Medications differ for thermal, electrical and chemical burns as the key factor in treating electrical burns is hydration while thermal burns require analgesics and topical antibiotics. Doctors usually prescribe analgesics for thermal burns such as Morphine sulfate, Demerol and Vicodin. These drugs are prescribed for severe pain.

Nonsteroidal anti-inflammatory agents are used for the relief of mild to moderate pain. Ibuprofen (Advil, Motrin) is usually used for initial therapy, but other options such as Naproxen, Ansaid, and Anaprox may be prescribed.

In addition to pain medications, doctors apply topical antibiotics to prevent infection of the burned area. Usually Neosporin is used to treat minor infections and is applied to the affected areas. More severe burns require the use of Silvadene, a sulfa medicine used to prevent and treat bacterial or fungus infections.

Most chemical burns are treated with topical antibiotics, calcium and magnesium salts. Once a doctor decontaminates the affected area, a standard IV fluid and narcotic therapy is prescribed. Scar treatment medications, such as Mederma, reduce the visibility of scars. These gels are usually rubbed into the scar 3 to 4 times a day for 3 to 6 months for burn scars. Cica-Care gel sheets are made of a silicone gel which flatten and soften scars.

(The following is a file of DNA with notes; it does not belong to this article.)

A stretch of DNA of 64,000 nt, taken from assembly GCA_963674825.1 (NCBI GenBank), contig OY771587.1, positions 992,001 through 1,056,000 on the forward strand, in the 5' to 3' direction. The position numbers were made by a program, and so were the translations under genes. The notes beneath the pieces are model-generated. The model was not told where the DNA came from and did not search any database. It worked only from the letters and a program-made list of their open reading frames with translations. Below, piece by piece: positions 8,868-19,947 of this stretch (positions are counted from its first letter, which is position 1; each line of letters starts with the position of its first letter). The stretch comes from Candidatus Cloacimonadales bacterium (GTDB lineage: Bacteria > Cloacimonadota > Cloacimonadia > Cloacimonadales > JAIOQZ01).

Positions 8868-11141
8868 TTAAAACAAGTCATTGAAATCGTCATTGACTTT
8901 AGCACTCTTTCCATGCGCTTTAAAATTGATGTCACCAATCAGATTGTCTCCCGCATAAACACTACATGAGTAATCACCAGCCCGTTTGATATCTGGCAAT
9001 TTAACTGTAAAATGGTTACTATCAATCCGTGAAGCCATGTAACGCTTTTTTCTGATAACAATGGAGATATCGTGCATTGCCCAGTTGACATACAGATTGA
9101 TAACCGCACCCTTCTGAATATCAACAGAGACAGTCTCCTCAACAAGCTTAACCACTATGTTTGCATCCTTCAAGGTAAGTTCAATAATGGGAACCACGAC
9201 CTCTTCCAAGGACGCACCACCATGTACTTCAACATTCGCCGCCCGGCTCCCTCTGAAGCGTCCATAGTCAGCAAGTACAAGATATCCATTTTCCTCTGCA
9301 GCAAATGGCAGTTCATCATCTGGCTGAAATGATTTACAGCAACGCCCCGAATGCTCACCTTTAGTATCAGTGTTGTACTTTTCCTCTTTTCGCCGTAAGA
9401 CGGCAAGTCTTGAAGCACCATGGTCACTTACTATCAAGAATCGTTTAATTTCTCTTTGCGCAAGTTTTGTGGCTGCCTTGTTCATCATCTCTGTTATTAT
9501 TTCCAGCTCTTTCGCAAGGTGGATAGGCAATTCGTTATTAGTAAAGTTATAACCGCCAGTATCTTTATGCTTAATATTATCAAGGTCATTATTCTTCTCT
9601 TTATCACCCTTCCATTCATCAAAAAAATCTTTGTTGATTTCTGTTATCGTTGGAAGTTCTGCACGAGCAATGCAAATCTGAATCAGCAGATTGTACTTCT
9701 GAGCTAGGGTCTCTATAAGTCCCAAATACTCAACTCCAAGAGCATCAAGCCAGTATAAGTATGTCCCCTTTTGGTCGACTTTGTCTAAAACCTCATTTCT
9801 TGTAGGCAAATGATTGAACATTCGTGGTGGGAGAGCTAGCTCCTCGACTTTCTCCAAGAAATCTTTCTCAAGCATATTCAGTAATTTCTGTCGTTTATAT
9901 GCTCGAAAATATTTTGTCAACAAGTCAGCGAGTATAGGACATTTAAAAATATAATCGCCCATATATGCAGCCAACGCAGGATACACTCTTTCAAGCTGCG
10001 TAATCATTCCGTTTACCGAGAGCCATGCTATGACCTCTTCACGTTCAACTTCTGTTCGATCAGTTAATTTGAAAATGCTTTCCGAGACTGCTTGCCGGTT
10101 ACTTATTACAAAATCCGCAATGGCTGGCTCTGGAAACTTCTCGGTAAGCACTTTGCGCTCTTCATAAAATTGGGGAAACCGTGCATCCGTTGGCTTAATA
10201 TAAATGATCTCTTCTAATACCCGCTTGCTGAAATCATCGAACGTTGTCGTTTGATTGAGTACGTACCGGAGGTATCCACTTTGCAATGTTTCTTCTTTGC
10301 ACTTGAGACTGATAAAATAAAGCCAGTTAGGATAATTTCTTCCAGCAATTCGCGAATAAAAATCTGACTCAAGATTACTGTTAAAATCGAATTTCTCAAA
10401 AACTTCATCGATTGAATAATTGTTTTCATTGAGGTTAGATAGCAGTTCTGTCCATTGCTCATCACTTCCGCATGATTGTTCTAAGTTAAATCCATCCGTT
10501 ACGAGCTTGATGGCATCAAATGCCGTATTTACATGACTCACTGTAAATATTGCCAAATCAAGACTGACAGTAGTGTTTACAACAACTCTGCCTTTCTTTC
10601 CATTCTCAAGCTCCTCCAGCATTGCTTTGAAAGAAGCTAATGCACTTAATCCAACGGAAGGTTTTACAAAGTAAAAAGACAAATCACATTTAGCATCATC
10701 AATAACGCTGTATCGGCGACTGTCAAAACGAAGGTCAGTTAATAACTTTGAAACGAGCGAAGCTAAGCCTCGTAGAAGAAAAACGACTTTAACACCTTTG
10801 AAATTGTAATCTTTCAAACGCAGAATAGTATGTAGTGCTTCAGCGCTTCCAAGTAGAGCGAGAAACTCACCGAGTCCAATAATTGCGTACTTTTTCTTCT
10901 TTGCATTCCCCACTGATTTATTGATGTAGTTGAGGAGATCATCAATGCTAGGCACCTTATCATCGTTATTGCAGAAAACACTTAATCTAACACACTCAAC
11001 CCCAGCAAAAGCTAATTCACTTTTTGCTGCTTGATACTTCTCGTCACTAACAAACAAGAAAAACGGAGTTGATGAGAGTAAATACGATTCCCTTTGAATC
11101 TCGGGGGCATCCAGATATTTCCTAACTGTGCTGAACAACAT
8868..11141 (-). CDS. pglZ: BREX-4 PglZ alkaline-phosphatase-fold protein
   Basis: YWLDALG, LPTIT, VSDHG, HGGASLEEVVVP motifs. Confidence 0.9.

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Homeopathic Treatments

While major burns should always be treated by a medical practitioner, some patients may find alternative approaches, known as homeopathic treatments helpful as well. Two common homeopathic treatments, Cantharis and Causticum can expedite the burn healing process. Several botanical remedies, applied on the outside of the skin each day aid in the healing of burns. These topical treatments include aloe (Aloe barbadensis), oil of St. John's wort (Hypericum perforatum), calendula (Calendula officinalis), comfrey (Symphytum officinale), and tea tree oil. Patients also find success in using vitamin supplements to help the healing process with vitamin C, vitamin E, and zinc.

In addition to homeopathic drugs, recent research has revealed the effects of distraction therapies in reducing burn procedural pain. Doctors are now using computerized virtual reality distraction techniques which are having a significant analgesic effect. Additionally, hypnosis is another method being used extensively by a number of burn teams across the country. These alternative treatment techniques can often be time-consuming, but have proven successful in reducing the amount of fear and anxiety, especially during long procedures. Physicians are using these types of therapies to supplement more traditional medical treatments and do not plan on replacing pharmacological treatments with distraction techniques.